By Nick Nilsson
Author of Metabolic Surge - Rapid Fat Loss
If you've never heard of "Complexes" for fat loss before, you're in for a treat...a very tough, very challenging (and I think very fun) treat!
Complexes are basically a series of exercises done without releasing your grip on the bar or dumbbells, going from one exercise straight into the next with no break. It's a form of circuit training that actually gives you even LESS of a break than normal circuit training because you're using the same equipment for each exercise and you're transitioning instantly into the next exercise.
I've put together 4 complexes that target all the major muscle groups in your body to maximize the metabolic effects of the training.
These complexes are bodyweight exercises combined with barbell exercises to really cover more bases.
They're really powerful for kicking up the metabolism for fat-loss purposes. You're not going to build much strength or muscle with them but the sheer amount of muscle mass used in these complexes makes them ideal for fat burning and boosting the metabolism.
Just an fyi, if you can't do straight bar dips, sub in push-ups on the bar instead. And if you can't do pull-up rows with your feet off the ground, set your feet on the ground. You'll see what I mean with these adjustments when you see the complexes.
They're an incredibly effective way to get a FAST fat-loss workout done.
Set the bar in the power rack at about stomach level. Load it with a light to moderate weight (you'll be able to judge your weight better when you see the exercises being used for it).
This bar is going to be used both as resistance and as apparatus.
Straight Bar Dips - this is a bodyweight dip done with your hands set on the barbell.
Now swing yourself down UNDER the bar (preferably without letting your feet touch the ground).
Hanging Inverted Rows
Set your feet down on the floor and change your grip to set up Front Squats.
Duck your head under the bar to get it on your back for back squats. Set your feet out WAY wide so that the forefoot area is actually up on the side rails of the rack and only your heels are on the ground. This is a GREAT glute and hamstring version of the squat (you could call it a sumo squat, like the sumo stance deadlift). The front squat hits the quads more so this aims to focus on glutes and hams.
Bring your feet in and do standing calf raises (half range from flat on the floor to up on your toes and hold).
The first two exercises of this complex are the same as first. Set a lighter weight on the bar, though, because you'll be doing shoulder presses after the Inverted Rows.
So start with the straight bar dips.
Then swing down under the bar for Inverted Rows.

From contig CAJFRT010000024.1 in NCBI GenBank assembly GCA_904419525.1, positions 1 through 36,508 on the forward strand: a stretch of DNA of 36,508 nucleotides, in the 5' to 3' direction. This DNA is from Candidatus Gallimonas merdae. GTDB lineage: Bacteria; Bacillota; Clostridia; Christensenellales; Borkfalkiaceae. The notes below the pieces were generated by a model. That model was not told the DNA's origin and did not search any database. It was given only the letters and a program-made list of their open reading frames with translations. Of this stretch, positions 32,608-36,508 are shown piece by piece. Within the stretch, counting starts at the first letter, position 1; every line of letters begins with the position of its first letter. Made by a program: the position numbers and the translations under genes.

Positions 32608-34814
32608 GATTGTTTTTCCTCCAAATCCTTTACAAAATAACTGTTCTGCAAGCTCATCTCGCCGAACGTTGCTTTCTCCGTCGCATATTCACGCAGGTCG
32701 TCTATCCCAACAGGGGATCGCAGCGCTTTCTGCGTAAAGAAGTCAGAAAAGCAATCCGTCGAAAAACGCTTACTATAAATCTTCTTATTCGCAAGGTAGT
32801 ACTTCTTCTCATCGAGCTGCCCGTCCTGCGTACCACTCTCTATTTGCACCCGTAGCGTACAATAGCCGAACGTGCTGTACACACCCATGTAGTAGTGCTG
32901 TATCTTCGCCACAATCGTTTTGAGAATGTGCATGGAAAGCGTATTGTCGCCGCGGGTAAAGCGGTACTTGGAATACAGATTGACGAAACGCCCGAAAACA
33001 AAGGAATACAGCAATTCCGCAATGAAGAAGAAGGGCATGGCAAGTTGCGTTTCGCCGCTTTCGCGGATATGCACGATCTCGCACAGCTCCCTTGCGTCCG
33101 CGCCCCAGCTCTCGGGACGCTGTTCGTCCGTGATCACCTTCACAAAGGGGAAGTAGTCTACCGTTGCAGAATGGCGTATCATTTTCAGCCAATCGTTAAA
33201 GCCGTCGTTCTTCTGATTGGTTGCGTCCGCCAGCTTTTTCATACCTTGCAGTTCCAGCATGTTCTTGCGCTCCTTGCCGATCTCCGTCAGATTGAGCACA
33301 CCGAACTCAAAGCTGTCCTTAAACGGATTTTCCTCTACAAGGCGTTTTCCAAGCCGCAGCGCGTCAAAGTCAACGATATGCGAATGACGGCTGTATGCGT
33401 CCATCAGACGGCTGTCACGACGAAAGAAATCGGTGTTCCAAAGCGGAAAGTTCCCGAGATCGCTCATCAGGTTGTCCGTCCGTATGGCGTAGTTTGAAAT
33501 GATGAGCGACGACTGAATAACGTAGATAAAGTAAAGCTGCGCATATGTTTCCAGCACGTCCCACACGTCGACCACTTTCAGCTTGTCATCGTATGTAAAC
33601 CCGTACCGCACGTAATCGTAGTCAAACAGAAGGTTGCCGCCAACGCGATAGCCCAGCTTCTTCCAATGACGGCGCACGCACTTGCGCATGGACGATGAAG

Then swing your legs around and kneel down for barbell shoulder press.
Get your feet back under you and do squats with the bar in the bottom position of the shoulder press .
This complex will start with several of the same exercises again.
Then you'll finish with some more leg work.
Feet on the ground Inverted Rows.
To kneeling barbell shoulder press.
To front squats...
To back squats
That's it for #3! This one is a bit easier to perform, especially with the leg stuff - the lighter weight used in the shoulder press means you'll need to do more reps for the leg part.
On-barbell push-ups. I have my legs hooked on another bar, but it's not necessary. I wanted to see if it would work any differently. It does work well, but regular push-ups will be just fine here, too. Also, the video title says "3" but it is #4.
Here's what the setup looks like.
Set your feet down.
Now go to barbell rows.
Then to stiff-legged deadlifts.
That's it for #4! Definitely use your imagination and use these as a jumping-off point to come up with your own complexes.
Feel free to get creative and come up with your own complexes. Ideally, you do want to use exercises that transition very smoothly from one to the next without having to change your grip or training equipment. That being said, if you DO want to switch between a few different pieces, that's totally fine, too.
These complexes can be used as the foundation of an entire workout or as "finishers".
If you're interested in learning more about "Workout Finishers", I've got a friend and fellow trainer by the name of Mike Whitfield who has put together a very comprehensive collection of these...primarily in the form of bodyweight and simple free weight equipment like dumbbells or kettlebells.
It's a great way to get some cardio training in at the end of a workout and get your metabolism cranked up with a short burst of very intense work.
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